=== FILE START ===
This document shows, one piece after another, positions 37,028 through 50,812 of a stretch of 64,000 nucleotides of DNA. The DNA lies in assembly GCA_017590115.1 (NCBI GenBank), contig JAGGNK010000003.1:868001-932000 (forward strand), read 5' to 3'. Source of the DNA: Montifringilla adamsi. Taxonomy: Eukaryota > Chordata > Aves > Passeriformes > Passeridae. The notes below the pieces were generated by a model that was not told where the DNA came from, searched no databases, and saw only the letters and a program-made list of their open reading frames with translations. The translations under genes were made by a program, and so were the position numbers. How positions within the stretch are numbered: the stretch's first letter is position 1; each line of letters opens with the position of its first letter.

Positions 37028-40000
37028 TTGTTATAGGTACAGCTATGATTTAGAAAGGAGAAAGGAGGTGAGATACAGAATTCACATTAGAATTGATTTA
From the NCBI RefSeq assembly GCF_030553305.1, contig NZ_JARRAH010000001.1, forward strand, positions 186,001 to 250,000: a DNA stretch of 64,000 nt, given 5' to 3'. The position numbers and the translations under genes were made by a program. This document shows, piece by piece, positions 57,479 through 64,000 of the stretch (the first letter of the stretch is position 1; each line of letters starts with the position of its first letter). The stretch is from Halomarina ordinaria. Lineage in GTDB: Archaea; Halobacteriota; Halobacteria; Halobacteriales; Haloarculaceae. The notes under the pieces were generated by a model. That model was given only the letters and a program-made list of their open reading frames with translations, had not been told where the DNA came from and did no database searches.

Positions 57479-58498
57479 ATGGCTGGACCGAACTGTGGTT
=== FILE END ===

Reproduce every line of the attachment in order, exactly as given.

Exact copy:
This document shows, one piece after another, positions 37,028 through 50,812 of a stretch of 64,000 nucleotides of DNA. The DNA lies in assembly GCA_017590115.1 (NCBI GenBank), contig JAGGNK010000003.1:868001-932000 (forward strand), read 5' to 3'. Source of the DNA: Montifringilla adamsi. Taxonomy: Eukaryota > Chordata > Aves > Passeriformes > Passeridae. The notes below the pieces were generated by a model that was not told where the DNA came from, searched no databases, and saw only the letters and a program-made list of their open reading frames with translations. The translations under genes were made by a program, and so were the position numbers. How positions within the stretch are numbered: the stretch's first letter is position 1; each line of letters opens with the position of its first letter.

Positions 37028-40000
37028 TTGTTATAGGTACAGCTATGATTTAGAAAGGAGAAAGGAGGTGAGATACAGAATTCACATTAGAATTGATTTA
From the NCBI RefSeq assembly GCF_030553305.1, contig NZ_JARRAH010000001.1, forward strand, positions 186,001 to 250,000: a DNA stretch of 64,000 nt, given 5' to 3'. The position numbers and the translations under genes were made by a program. This document shows, piece by piece, positions 57,479 through 64,000 of the stretch (the first letter of the stretch is position 1; each line of letters starts with the position of its first letter). The stretch is from Halomarina ordinaria. Lineage in GTDB: Archaea; Halobacteriota; Halobacteria; Halobacteriales; Haloarculaceae. The notes under the pieces were generated by a model. That model was given only the letters and a program-made list of their open reading frames with translations, had not been told where the DNA came from and did no database searches.

Positions 57479-58498
57479 ATGGCTGGACCGAACTGTGGTT